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Lewis & Clark as Naturalists
The Collection: Species Details Lewis and Clark as Naturalists
Bird    Species Name:
Calcarius mccownii

Common Name:
Mccown's Longspur


Marias River, Montana
On Marias River
  June 4, 1805

Larks as I shall call them

Knowing the habitat of this bird, one could predict the location of Lewis and Clark to be in the western short grass prairie.  These birds both feed and nest on the ground in arid regions with sparse vegetation.  They are well-adapted to North America's native short grass prairie.  The prairie is a harsh environment, dry and hot in the summer, windy and bitter cold in the winter, yet these sparrow-sized birds manage to survive by feeding on grass seeds and insects.  As prairie has been replaced by agriculture, McCown's longspur has declined.  Lewis' delightful description of tens of males performing mating flights, and nests all around the ground is no longer a common phenomenon.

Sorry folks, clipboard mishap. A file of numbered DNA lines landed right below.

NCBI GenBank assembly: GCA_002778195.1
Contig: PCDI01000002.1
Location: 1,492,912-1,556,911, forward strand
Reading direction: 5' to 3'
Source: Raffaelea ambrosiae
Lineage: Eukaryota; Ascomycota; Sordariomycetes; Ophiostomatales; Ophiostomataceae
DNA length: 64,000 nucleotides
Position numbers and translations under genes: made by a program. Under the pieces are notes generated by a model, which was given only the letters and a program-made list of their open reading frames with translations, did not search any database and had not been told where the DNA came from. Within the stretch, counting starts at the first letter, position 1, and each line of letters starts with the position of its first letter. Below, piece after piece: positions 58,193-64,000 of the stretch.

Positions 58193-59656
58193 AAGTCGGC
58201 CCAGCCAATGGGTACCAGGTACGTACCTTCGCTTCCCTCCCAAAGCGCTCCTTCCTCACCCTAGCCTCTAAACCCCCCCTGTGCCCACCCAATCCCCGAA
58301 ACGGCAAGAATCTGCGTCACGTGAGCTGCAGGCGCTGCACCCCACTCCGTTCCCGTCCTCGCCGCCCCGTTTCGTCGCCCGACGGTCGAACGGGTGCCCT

Longspurs belong with New World sparrows and Old World buntings (Old world sparrows are finches and not closely related to those in North America).  They are not larks.

Journal Entries:
Capt. Lewis, June 4, 1805--In these plains I observed . . .   also a small bird which in action resembles the lark, it is about the ...  more>>

References Lawrence, George Newbold, , Annals of the Lyceum of Natural History of New York., 1851

See following caption
McCown's longspur in profile

See following caption
McCown's longspur

See following caption
McCown's longspur feet

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